Looking to transition some meals to meatless without a lot of work, strange sounding foods or fear you won’t get enough protein? Maybe your concept of a vegetarian dinner is a plate of bland, overcooked veggies?
Meatless does not equal tasteless; nor does it equal poor protein! Just ask the estimated 7.3 million vegetarians in the USA alone.
Indeed, a survey by the Great American Meatout found that one in four college students prefer a vegetarian diet. Today, fast food icons, school districts and sports stadiums serve tasty veggie burgers, salads and fruit alternatives to fries. Even the US government has revamped the food pyramid to reflect a need for more whole grains, legumes, fruits and vegetables.
There are several great vegetarian cookbooks on the shelves. One of my favorites is, “Diet for a Small Planet,” which proffers that many average meat-centered diets contain more protein than we need (the average woman needs only 46 grams a day).
So, let’s talk about how you can combine tasty, meatless foods to make protein rich meals in your own kitchen by mixing within these four groups:
1. Whole grains: Whole is the operative word here, meaning the germ, bran and endosperm have not been processed away. Try oats, brown rice, corn (yes, corn is a grain), wheat, barley, buckwheat (also called “kasha”), millet, bulgur (cooks quickly) or farro. (For a complete list of grains, go to wholegrainscouncil.org).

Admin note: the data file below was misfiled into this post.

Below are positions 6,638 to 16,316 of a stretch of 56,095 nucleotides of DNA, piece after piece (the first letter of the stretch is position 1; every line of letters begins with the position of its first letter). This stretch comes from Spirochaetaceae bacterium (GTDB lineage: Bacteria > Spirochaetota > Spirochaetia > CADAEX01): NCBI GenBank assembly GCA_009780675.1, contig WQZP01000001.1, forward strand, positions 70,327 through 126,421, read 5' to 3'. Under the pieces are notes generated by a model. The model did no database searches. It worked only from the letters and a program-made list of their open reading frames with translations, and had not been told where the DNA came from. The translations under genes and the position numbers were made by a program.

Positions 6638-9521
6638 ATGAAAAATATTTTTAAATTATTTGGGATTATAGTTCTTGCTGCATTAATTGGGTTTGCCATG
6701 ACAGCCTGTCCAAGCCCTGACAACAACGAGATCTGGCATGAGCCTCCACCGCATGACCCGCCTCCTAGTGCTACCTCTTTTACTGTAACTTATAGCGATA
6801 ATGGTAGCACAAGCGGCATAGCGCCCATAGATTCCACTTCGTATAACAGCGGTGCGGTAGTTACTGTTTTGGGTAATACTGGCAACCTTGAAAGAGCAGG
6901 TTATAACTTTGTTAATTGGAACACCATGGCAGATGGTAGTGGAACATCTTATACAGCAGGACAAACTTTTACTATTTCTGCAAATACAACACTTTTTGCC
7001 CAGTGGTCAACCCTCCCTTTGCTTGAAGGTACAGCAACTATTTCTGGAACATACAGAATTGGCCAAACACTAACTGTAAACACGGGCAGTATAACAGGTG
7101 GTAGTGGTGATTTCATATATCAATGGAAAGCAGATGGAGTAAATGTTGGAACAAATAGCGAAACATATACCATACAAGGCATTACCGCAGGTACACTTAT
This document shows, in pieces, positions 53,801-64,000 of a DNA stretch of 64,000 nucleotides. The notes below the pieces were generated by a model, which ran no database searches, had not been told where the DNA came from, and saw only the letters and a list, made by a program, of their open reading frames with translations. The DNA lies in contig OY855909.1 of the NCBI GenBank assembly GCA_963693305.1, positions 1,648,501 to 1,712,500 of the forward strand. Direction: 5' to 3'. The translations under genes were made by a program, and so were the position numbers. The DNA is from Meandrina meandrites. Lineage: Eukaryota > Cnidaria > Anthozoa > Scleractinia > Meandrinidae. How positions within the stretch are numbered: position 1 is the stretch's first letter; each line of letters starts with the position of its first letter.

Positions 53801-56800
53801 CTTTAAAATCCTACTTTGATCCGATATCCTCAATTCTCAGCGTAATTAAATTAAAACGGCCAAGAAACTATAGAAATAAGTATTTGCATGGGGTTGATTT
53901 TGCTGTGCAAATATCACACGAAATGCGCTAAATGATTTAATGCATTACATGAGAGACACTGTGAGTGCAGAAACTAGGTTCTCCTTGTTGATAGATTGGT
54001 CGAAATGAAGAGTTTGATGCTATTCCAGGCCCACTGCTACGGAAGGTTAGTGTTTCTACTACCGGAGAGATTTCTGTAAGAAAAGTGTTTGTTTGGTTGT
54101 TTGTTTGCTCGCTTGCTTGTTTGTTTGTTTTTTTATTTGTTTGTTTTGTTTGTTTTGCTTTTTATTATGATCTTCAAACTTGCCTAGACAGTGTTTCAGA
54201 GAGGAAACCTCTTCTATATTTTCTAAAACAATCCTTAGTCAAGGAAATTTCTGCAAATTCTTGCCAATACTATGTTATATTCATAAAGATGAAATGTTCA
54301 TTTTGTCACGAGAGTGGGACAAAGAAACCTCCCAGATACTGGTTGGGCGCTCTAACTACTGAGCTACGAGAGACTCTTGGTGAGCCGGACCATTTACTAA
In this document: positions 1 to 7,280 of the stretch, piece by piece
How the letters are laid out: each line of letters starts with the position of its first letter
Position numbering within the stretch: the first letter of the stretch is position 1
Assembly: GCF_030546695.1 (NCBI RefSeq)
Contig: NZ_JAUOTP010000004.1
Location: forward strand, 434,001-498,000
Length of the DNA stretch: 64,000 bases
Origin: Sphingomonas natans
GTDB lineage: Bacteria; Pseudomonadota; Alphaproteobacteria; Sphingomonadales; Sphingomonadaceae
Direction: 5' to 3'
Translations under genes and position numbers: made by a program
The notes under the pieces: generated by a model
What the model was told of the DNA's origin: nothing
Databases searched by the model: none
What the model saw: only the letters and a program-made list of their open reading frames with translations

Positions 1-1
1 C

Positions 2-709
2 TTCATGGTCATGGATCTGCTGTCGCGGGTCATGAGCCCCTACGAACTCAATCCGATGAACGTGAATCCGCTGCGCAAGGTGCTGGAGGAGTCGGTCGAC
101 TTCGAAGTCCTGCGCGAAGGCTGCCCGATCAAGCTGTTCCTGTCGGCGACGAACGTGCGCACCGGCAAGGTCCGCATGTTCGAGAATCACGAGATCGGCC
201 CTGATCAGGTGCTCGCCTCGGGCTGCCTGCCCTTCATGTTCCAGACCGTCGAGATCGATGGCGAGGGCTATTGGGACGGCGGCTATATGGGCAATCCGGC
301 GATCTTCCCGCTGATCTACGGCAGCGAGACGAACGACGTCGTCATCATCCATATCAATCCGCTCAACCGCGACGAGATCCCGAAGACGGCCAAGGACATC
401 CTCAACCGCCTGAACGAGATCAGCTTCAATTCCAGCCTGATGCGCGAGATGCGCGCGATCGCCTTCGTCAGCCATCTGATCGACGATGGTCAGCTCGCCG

· Steam peas; add to cooked bulgur with a teaspoon of fresh ginger and a chopped garlic clove.
2. Dairy i.e.: yogurt and milk.
· Add a ½ cup of milk to meatless bean soup; then run through a food processor before serving.
3. Seeds: Sunflower, sesame and pumpkin are the most popular.
· Sprinkle a handful of shelled sunflower seeds into a meatless chili for crunch and flavor.
4. Legumes: Peas, beans, lentils, peanuts.
· Heat a few tablespoons of peanut butter in the microwave. Experiment with spices to create homemade sauces for vegetables, grains or fruits.
Pull flavor and nutrition out of your vegetables: Since healthy parts of some vegetables – carrots, cucumbers, potatoes – wind up being tossed when peeled, wash but don’t always peel. Invest in a steamer, or put only an inch or so of water in a pot; cover and steam the vegetables until tender. Retain vegetable water for soups, stews, etc.
Some words about soy: Tofu and some other soy products have created controversy recently. While some believe soy is the vegetarian’s protein savior - one cup equals about half the daily requirement - others believe only fermented versions (i.e. miso or tempeh) are healthy. Still others say to avoid soy altogether. Check with your doctor or dietician to determine what is best for you.
Try new foods. Choose a new meatless food with each grocery store excursion. FYI: if you have children, they are more likely to eat new foods if they had something to do with picking and or preparing it.
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